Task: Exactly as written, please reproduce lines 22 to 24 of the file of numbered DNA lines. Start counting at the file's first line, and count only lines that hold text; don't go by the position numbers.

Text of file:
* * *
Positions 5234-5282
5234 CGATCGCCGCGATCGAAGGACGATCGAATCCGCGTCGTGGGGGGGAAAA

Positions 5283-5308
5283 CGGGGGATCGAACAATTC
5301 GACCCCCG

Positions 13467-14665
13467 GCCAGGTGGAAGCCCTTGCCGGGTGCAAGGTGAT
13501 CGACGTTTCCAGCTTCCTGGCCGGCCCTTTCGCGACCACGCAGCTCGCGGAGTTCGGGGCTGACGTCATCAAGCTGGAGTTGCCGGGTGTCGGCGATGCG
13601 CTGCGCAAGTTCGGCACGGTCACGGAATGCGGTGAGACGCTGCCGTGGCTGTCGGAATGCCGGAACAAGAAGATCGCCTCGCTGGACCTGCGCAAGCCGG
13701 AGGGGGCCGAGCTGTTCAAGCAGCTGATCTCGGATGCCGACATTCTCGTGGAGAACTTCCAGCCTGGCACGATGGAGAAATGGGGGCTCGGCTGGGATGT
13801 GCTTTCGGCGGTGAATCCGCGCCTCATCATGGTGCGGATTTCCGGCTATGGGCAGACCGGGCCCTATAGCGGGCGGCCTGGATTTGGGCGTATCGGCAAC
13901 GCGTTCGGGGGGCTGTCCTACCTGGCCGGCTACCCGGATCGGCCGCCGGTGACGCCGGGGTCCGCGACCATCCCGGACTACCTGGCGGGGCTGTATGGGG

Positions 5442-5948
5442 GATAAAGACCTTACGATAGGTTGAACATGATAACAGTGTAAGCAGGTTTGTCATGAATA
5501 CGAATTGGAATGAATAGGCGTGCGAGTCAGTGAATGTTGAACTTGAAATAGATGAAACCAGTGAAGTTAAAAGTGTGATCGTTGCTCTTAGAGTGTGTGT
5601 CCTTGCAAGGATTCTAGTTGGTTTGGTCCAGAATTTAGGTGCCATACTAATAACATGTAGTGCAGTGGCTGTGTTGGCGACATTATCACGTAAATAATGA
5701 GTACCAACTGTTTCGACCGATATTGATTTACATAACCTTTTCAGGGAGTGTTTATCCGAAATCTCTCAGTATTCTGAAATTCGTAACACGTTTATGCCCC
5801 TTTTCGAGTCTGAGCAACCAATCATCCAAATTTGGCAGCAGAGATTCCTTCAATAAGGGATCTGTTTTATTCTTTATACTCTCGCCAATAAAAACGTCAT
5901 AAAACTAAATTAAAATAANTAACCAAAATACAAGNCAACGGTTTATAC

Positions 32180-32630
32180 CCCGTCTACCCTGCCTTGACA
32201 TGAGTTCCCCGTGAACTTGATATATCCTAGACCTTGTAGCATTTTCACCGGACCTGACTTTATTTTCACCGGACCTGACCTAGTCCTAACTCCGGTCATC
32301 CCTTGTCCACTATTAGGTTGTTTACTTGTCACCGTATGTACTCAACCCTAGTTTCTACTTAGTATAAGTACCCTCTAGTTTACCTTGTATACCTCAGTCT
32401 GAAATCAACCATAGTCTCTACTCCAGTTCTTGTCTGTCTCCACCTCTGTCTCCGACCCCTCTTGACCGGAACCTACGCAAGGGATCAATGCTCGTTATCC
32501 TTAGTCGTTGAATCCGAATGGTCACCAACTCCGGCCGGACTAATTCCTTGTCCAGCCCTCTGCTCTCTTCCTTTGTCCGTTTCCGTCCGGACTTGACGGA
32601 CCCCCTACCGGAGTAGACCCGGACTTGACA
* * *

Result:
32201 TGAGTTCCCCGTGAACTTGATATATCCTAGACCTTGTAGCATTTTCACCGGACCTGACTTTATTTTCACCGGACCTGACCTAGTCCTAACTCCGGTCATC
32301 CCTTGTCCACTATTAGGTTGTTTACTTGTCACCGTATGTACTCAACCCTAGTTTCTACTTAGTATAAGTACCCTCTAGTTTACCTTGTATACCTCAGTCT
32401 GAAATCAACCATAGTCTCTACTCCAGTTCTTGTCTGTCTCCACCTCTGTCTCCGACCCCTCTTGACCGGAACCTACGCAAGGGATCAATGCTCGTTATCC